As reported in New Scientist, the 8- to 9-million-year-old hominin jaw bones were found at Nikiti, northern Greece, in the '90s. Scientists originally pegged the chompers as belonging to a member of Ouranopithecus, an genus of extinct Eurasian ape.
David Begun, an anthropologist at the University of Toronto, and his team recently reexamined the jaw bones. They argue that the original identification was incorrect. Based on the fossil's hominin-like canines and premolar roots, they identify that the ape belongs to a previously unknown proto-hominin.
The researchers hypothesize that these proto-hominins were the evolutionary ancestors of another European great ape Graecopithecus, which the same team tentatively identified as an early hominin in 2017. Graecopithecus lived in south-east Europe 7.2 million years ago. If the premise is correct, these hominins would have migrated to Africa 7 million years ago, after undergoing much of their evolutionary development in Europe.
Begun points out that south-east Europe was once occupied by the ancestors of animals like the giraffe and rhino, too. "It's widely agreed that this was the found fauna of most of what we see in Africa today," he told New Scientists. "If the antelopes and giraffes could get into Africa 7 million years ago, why not the apes?"
He recently outlined this idea at a conference of the American Association of Physical Anthropologists.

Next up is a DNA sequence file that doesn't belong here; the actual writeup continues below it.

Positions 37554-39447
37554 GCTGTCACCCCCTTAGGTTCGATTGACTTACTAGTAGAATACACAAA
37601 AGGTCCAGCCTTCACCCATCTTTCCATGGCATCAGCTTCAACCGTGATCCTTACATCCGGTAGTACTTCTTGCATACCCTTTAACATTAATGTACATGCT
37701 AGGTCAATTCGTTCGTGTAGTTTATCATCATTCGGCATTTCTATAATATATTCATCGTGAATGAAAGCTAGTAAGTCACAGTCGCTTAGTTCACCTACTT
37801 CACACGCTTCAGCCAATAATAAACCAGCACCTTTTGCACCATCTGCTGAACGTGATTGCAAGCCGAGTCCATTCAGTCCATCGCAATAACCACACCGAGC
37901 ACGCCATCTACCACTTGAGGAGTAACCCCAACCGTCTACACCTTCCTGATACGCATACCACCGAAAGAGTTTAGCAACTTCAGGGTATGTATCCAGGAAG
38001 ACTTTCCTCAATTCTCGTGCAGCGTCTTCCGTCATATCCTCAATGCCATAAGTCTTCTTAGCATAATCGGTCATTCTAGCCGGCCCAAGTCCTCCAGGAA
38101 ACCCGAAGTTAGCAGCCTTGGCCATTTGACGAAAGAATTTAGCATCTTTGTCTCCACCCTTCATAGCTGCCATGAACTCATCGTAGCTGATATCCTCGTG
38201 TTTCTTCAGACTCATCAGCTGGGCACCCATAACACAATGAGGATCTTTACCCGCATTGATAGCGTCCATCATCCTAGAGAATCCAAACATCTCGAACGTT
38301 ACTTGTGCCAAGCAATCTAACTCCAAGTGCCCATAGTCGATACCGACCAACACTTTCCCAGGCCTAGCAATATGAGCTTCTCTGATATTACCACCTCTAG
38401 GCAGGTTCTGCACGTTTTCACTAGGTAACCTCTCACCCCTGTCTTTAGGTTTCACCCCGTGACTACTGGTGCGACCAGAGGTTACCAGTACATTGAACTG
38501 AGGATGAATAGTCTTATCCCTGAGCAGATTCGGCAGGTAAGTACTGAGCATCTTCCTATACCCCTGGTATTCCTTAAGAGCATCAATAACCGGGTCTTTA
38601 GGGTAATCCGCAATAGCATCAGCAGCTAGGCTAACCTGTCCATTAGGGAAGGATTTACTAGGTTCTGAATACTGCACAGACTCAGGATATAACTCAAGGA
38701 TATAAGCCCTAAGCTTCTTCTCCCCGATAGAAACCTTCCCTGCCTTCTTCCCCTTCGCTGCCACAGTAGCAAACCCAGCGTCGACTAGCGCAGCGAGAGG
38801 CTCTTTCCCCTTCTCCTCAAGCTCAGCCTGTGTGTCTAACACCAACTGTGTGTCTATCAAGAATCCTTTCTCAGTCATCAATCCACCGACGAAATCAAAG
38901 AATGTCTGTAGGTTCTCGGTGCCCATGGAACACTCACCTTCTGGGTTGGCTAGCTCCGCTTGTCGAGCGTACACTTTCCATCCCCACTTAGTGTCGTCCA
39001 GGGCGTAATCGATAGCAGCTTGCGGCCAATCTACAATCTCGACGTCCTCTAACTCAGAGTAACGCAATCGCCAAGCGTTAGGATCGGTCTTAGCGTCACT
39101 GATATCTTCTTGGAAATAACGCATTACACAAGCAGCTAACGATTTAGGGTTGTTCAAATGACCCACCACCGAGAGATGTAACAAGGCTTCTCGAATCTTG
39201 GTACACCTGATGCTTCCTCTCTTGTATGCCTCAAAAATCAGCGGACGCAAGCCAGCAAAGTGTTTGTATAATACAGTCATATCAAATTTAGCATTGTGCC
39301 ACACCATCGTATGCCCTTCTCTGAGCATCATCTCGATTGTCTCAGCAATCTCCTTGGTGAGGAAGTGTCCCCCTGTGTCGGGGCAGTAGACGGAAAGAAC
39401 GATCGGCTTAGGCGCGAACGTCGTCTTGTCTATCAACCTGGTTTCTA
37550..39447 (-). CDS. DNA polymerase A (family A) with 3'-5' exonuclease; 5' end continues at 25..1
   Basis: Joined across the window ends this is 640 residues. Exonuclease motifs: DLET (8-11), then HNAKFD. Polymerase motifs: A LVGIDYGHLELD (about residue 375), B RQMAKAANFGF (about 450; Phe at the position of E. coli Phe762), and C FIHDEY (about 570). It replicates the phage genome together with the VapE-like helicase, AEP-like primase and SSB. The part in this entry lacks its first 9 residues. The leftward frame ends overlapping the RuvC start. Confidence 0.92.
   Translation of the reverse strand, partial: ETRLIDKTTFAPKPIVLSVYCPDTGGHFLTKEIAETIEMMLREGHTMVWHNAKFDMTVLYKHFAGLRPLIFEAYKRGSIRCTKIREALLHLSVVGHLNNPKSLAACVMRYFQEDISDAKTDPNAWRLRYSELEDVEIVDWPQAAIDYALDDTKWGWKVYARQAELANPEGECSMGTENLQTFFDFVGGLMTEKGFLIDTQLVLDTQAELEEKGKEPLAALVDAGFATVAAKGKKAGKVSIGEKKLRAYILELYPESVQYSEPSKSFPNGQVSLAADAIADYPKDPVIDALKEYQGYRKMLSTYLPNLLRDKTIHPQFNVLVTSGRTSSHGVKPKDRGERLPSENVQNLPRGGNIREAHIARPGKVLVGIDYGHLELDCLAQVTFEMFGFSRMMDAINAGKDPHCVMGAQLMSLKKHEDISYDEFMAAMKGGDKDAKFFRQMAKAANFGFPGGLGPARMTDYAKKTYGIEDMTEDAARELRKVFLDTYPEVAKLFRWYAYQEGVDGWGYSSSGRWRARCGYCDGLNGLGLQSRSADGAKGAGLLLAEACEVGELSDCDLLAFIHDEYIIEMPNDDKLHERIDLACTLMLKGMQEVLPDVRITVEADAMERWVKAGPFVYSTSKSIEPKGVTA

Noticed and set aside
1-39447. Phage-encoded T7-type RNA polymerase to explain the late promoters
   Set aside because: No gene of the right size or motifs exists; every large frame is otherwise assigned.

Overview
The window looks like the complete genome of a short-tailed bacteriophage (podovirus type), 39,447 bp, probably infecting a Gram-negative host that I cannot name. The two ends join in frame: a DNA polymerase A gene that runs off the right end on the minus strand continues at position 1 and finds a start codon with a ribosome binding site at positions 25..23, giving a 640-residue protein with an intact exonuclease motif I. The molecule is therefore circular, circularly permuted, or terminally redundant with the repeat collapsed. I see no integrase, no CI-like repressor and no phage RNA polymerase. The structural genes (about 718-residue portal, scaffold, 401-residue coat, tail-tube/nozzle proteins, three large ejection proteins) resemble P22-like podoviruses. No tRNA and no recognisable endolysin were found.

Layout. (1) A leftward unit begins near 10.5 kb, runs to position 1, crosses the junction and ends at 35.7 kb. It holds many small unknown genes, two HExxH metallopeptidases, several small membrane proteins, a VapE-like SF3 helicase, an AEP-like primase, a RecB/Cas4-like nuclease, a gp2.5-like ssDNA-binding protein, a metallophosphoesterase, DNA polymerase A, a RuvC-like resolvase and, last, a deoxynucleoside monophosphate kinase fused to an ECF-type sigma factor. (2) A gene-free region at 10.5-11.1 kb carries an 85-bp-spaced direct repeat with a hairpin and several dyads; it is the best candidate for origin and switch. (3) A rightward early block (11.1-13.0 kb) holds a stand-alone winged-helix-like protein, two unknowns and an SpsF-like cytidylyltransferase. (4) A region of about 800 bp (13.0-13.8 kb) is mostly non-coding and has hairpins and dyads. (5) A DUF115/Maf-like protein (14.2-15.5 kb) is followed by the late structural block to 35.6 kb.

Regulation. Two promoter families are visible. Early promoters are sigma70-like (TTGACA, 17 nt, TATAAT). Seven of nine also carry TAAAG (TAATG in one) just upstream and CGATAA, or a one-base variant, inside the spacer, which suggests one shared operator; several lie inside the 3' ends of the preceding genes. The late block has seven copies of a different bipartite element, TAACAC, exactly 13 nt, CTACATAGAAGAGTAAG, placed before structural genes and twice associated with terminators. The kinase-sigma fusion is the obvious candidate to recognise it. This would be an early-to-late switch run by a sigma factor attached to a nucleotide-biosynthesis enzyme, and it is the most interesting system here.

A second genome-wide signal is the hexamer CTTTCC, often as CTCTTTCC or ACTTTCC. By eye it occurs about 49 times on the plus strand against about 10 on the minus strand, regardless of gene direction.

It's worth noting that Begun has made similar hypotheses before. Writing for the Journal of Human Evolution in 2002, Begun and Elmar Heizmann of the Natural history Museum of Stuttgart discussed a great ape fossil found in Germany that they argued could be the ancestor (broadly speaking) of all living great apes and humans.
"Found in Germany 20 years ago, this specimen is about 16.5 million years old, some 1.5 million years older than similar species from East Africa," Begun said in a statement then. "It suggests that the great ape and human lineage first appeared in Eurasia and not Africa."
Migrating out of Africa
In the Descent of Man, Charles Darwin proposed that hominins descended out of Africa. Considering the relatively few fossils available at the time, it is a testament to Darwin's astuteness that his hypothesis remains the leading theory.